Tense moments occur frequently between the United States Park Police — the law enforcement agency responsible for patrolling the beach — and beachgoers, some of whom sunbathe and swim nude. In August, Veronica Kirschner was ticketed and arrested there by federal Park Police on charges of disorderly conduct and resisting arrest, but bystanders stated her nudity was the cause for arrest. In mid-September, police disrupted both the hospital closing ritual and festivities the following day, on Saturday, Sept. 17, during a series of events called Jacob Riis Pride planned for the last big beach day of the season. According to Sayers and organizer Ceyenne Doroshow, on that day police trotted horses through a crowd, the horses then defecated in front of the food area, and beachgoers were left to clean it up. 

Doroshow believes that Councilmember Ariola made a personal call to the police that day, and says that Ariola has never met with her or the other organizers fighting to protect Riis Beach, despite their efforts. “I don’t want to shock her,” she says. “I want to sit and talk with her.”

•   •   •

Since news of the hospital demolition began spreading in September 2021, two petitions have been created, one by an individual beachgoer, and another later by GLITS (Gays & Lesbians Living in a Transgender Society).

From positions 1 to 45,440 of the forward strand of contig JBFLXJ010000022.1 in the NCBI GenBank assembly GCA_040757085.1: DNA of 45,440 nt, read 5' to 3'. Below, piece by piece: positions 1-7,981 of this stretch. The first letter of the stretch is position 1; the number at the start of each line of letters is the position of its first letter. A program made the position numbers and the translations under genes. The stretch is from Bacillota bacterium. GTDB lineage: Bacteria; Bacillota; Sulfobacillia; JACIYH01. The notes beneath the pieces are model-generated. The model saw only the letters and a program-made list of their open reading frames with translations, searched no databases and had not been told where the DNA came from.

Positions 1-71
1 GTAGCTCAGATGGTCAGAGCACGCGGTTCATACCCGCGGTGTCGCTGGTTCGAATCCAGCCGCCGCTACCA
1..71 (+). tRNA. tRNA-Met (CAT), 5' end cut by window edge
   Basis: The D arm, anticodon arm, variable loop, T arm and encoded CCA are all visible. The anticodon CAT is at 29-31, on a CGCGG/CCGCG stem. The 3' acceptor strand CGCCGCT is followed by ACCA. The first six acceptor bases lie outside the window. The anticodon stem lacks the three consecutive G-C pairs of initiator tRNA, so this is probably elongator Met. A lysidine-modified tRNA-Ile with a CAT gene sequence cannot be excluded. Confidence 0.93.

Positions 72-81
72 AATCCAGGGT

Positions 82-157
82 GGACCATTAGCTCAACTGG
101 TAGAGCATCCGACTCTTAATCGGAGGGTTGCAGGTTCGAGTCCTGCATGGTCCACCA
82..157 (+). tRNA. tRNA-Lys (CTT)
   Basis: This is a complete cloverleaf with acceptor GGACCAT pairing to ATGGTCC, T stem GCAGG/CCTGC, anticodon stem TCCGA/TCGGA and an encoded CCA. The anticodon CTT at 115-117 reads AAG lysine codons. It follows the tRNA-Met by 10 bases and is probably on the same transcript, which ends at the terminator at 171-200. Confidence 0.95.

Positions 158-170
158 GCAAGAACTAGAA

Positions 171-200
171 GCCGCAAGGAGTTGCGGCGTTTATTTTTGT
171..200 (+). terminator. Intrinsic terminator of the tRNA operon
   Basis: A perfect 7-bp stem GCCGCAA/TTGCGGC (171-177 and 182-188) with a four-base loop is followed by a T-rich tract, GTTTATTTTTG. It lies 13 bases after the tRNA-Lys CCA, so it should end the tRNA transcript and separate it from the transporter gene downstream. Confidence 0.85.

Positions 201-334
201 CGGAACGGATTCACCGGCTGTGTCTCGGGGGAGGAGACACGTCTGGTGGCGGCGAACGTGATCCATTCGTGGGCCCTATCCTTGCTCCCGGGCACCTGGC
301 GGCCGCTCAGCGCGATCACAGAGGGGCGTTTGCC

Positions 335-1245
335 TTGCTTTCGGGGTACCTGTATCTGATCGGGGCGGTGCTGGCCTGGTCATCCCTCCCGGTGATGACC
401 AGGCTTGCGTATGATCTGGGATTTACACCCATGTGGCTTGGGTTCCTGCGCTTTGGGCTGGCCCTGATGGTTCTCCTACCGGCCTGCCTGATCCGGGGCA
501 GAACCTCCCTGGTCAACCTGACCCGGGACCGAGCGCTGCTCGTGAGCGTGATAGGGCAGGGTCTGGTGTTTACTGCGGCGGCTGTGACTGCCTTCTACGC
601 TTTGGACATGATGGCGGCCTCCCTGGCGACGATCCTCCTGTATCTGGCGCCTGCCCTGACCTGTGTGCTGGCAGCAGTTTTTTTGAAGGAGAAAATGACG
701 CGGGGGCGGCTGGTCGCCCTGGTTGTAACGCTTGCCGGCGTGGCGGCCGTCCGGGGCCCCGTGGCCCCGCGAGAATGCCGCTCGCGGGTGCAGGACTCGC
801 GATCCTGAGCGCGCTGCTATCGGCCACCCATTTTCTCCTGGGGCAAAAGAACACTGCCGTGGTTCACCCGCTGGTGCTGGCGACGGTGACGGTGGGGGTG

Doroshow, who is the founder and executive director of GLITS, says the most important thing is for input from the LGBTQ+ community to be heard. “Considering Stonewall is not really a community place,” she says, and not a place where Black and brown queer and trans people feel comfortable in the modern day, “what I want to do here is provide.” When asked how long she’s been going to the beach, she responded, “Oh, Christ… At least 40 something years. I was on that beach when I was homeless, because it was the one place I could go as a teenager where community would hold me.”

Organizers from groups like GLITS and Project Abigail, and unaffiliated regular beachgoers, have been speaking at Queens Community Board 14 meetings and working to present a new proposal for the hospital lot: Apply for historic landmark status and establish a land trust to be run by the community. The GLITS website offers the plan’s mission statement. “To secure Riis Beach in perpetuity for long-term, sustainable community use and preserve both its history and cultural importance to the diversity of New York City.”

Why is it that the only two options we are offered in our cities are urban decay or gentrification?

Turning that dream into a reality will be an uphill battle as the mayor and the local council member, in this case Ariola, hold most of the power in determining land use decisions like this one. But were it to succeed, the advocacy group would steward the land. Doroshow imagines opening a health and wellness center geared toward trans people — to fit the health-related deed restrictions — as well as hiring former sex workers and formerly incarcerated people who face severe barriers to employment. “All ran by us,” she says.